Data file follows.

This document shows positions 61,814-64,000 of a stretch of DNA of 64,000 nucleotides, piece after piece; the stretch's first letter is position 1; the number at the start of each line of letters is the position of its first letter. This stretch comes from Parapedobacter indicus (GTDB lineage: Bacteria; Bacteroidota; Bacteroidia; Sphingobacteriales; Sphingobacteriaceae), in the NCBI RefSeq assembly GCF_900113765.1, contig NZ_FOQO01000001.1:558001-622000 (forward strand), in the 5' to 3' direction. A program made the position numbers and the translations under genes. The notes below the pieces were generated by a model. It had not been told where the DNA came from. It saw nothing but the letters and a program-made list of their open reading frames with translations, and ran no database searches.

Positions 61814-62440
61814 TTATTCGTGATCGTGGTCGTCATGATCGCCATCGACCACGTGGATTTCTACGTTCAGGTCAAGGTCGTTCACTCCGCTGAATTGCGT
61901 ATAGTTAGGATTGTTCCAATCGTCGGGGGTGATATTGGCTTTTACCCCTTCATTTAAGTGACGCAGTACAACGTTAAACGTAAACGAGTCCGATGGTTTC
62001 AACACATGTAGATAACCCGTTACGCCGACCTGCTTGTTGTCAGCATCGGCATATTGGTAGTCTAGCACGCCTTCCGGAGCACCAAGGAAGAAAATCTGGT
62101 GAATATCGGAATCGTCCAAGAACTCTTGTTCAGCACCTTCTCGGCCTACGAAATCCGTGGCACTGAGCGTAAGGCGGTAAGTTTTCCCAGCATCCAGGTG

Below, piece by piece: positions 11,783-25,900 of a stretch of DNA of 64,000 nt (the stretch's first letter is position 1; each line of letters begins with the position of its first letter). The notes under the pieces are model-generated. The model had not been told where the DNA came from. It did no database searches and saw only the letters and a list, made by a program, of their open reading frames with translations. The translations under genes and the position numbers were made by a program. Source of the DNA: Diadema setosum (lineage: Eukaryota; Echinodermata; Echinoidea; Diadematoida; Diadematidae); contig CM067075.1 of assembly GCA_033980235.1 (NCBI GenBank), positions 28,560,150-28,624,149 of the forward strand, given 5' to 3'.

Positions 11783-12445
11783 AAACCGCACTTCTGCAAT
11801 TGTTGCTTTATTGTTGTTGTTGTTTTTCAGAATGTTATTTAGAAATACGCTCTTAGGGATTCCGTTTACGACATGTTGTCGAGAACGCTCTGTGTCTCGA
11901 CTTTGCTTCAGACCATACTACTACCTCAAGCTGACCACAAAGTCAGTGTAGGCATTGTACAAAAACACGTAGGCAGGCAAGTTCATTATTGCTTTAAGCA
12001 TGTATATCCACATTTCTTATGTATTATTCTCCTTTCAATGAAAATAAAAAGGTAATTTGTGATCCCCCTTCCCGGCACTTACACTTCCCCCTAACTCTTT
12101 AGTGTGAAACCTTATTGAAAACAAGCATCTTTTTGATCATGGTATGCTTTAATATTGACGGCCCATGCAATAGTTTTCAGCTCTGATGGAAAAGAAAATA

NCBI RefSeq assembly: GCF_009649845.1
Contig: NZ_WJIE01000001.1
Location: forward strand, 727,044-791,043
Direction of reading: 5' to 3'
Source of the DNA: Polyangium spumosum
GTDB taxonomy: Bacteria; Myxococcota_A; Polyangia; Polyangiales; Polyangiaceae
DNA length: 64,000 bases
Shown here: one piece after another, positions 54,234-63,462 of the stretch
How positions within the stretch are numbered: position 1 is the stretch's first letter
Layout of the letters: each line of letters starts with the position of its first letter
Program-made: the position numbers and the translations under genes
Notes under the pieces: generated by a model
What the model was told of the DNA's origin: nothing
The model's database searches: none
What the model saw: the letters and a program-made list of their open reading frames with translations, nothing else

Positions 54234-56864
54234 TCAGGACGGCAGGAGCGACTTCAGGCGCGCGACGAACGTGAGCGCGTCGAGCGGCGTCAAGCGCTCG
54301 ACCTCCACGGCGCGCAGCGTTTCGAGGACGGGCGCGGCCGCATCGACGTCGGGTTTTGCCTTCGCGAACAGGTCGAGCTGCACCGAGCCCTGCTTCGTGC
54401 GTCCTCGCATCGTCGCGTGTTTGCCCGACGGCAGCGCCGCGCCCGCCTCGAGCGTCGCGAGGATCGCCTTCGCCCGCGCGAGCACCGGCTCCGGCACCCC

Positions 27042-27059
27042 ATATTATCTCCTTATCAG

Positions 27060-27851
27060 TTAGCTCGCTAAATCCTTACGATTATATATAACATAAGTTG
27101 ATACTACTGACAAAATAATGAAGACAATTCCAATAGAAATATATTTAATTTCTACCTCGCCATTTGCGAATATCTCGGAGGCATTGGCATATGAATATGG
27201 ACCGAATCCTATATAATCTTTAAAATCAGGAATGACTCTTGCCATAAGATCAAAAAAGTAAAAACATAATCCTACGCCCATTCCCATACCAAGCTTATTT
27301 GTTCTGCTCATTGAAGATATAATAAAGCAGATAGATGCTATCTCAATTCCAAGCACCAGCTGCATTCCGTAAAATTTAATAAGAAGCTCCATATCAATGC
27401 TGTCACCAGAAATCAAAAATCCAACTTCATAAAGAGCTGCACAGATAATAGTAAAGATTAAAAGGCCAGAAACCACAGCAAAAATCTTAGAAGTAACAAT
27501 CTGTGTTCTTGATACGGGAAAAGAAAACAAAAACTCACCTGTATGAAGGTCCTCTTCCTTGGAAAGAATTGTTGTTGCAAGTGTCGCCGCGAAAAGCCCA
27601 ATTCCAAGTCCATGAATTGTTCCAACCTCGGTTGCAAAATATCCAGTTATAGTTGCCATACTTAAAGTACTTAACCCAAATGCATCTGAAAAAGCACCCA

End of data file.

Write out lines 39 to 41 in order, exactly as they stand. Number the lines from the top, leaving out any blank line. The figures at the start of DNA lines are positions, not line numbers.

27301 GTTCTGCTCATTGAAGATATAATAAAGCAGATAGATGCTATCTCAATTCCAAGCACCAGCTGCATTCCGTAAAATTTAATAAGAAGCTCCATATCAATGC
27401 TGTCACCAGAAATCAAAAATCCAACTTCATAAAGAGCTGCACAGATAATAGTAAAGATTAAAAGGCCAGAAACCACAGCAAAAATCTTAGAAGTAACAAT
27501 CTGTGTTCTTGATACGGGAAAAGAAAACAAAAACTCACCTGTATGAAGGTCCTCTTCCTTGGAAAGAATTGTTGTTGCAAGTGTCGCCGCGAAAAGCCCA